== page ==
Aurora Mayor Richard Irvin promotes a “tough-on-crime” mantra as part of his campaign for Illinois governor.

Since Irvin jumped into the GOP primary earlier this year, Democratic Gov. J.B. Pritzker and lawmakers have criticized Irvin for touting a crime-busting reputation while ignoring his 15 years of work as a defense attorney.

In a Feb. 20 tweet, Irvin said, “In my first year in office, Aurora homicides went down by 40%. While crime is exploding under anti-police politicians, I have suppressed crime in Aurora. Send me to Springfield and I’ll do the same thing across all Illinois.”

We decided to check out whether Irvin’s claims at reducing homicides in one year stand up to his assertion he “suppressed crime” since taking office in May 2017.

Irvin, who has been mayor for five years, chose to compare the two years that reflect the largest downturn in homicides. Overall, however, homicides have fluctuated under his tenure.

In my first year in office, Aurora homicides went down by 40%. While crime is exploding under anti-police politicians, I have suppressed crime in Aurora.

Send me to Springfield and I’ll do the same thing across all Illinois.

— Richard Irvin For Governor (@RichardIrvin4IL) February 20, 2022

According to the Aurora Police Department, six homicides were committed in Aurora in 2017 and four in 2018.

Eleni Demertzis, an Irvin spokesperson, said their team analyzed data from 2016 — the last full year before Irvin assumed office — and 2018 — the first full year after. In 2016, seven homicides occurred in the city of about 200,000 people. By data, she referred to a total of 11 homicides over two years.

“The number comes out to 43%, which we rounded down to 40%,” Demertzis said, attributing the mayor’s “strong leadership” to a downturn in crime. She said he increased police budgets and added more officers.

Demertzis pointed to a 2021 study by WalletHub that rated Aurora as the sixth largest safe city in America.

But experts say it is both misleading and disingenuous to ascribe crime trends involving such low numbers, specifically homicide rates.

Ted Gest, founding partner of John Jay College’s Center on Media, Crime and Justice, said it would be difficult for any mayor to claim credit or take the blame for changes in crime rates in any period because data often fluctuates.

“It is sort of ridiculous for a mayor to say they lowered homicides by 40%,” said Gest. “In this case, when the numbers are obviously very small, single digit numbers, why not just use the actual numbers?”

Using Irvin’s math, the homicide rate during his second year in office jumped by 200%, from 4 in 2018 to 12 in 2019.

Gest, who oversees daily news digest Crime and Justice News and authored Crime and Politics, a book about America’s explosion in crime rates, said it is unreliable to compare homicide rates from year-to-year especially with small numbers like Aurora’s. Any one event that results in multiple homicides can create a drastic change in the homicide rate.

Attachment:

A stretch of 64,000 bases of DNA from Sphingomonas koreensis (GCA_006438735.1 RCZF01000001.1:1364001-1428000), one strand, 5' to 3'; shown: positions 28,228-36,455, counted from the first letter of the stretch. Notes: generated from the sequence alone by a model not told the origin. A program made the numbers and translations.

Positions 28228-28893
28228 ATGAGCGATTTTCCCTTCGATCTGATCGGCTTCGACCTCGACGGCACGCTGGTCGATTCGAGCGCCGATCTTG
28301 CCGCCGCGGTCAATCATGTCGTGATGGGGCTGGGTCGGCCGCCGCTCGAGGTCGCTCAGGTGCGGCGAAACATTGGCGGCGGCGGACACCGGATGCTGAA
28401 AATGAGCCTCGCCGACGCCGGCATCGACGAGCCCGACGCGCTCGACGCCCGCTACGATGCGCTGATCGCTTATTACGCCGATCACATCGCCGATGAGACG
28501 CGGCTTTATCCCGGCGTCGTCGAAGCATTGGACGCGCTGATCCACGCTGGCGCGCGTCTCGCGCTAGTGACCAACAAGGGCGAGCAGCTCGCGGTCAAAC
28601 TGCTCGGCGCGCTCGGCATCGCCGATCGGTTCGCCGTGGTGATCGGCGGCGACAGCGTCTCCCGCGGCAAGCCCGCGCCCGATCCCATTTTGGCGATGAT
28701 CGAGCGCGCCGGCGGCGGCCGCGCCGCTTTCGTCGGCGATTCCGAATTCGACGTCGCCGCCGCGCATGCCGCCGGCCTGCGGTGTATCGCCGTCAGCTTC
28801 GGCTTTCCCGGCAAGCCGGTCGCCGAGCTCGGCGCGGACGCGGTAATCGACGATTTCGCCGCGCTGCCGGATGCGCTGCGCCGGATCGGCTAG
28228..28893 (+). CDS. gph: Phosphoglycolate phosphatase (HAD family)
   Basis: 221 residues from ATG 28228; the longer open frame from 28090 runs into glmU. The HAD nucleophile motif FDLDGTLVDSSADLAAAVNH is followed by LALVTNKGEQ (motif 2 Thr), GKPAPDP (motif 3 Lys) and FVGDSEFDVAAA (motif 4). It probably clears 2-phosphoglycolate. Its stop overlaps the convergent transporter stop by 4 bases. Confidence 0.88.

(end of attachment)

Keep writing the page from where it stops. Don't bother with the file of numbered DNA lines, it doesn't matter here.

Take the 12 homicides that occurred in Aurora in 2019. Five of the 12 total murders were connected to a single event — a shooting at the Henry Pratt Company.

Using exact numbers is especially important when considering other factors that impact crime trends. It can also be helpful to consider national crime, and in some cases, international crime, according to Wesley Skogan, a Northwestern University professor emeritus and member of the research faculty of the Institute for Policy Research.

For example, Skogan pointed to the 11 homicides that happened in Aurora in 2020 and said the high number was “perfectly in accord” with a national crime spike when the U.S. murder rate rose by 30% between 2019 and 2020.

Skogan echoed Gest and added that it is helpful to look at crimes that have a significant impact rather than measuring success based on small numbers.

“It would be more useful if civic leaders would focus on several crime categories which affect great numbers of residents in their community,” Skogan said.

Unless Irvin could point to some very specific change and connect that to something specific that he did, it would be tricky to prove whether his actions helped reduce the number of homicides, Gest said.

Our ruling

Irvin claimed that he reduced the number of homicides by 40% during his first year as Aurora mayor. There is only an element of truth in this claim: Homicides in Aurora dropped from six to four during Irvin’s first year as mayor. Experts say using percentages to describe the small fluctuations in the city’s homicide stats is misleading, and there is no proven connection to Irvin’s policies.

We rate this claim Mostly False.

MOSTLY FALSE – The statement contains an element of truth but ignores critical facts that would give a different impression.

Analisa Trofimuk was a reporter at the Illinois Answers Project (previously known as the Better Government Association) from 2021 to 2022.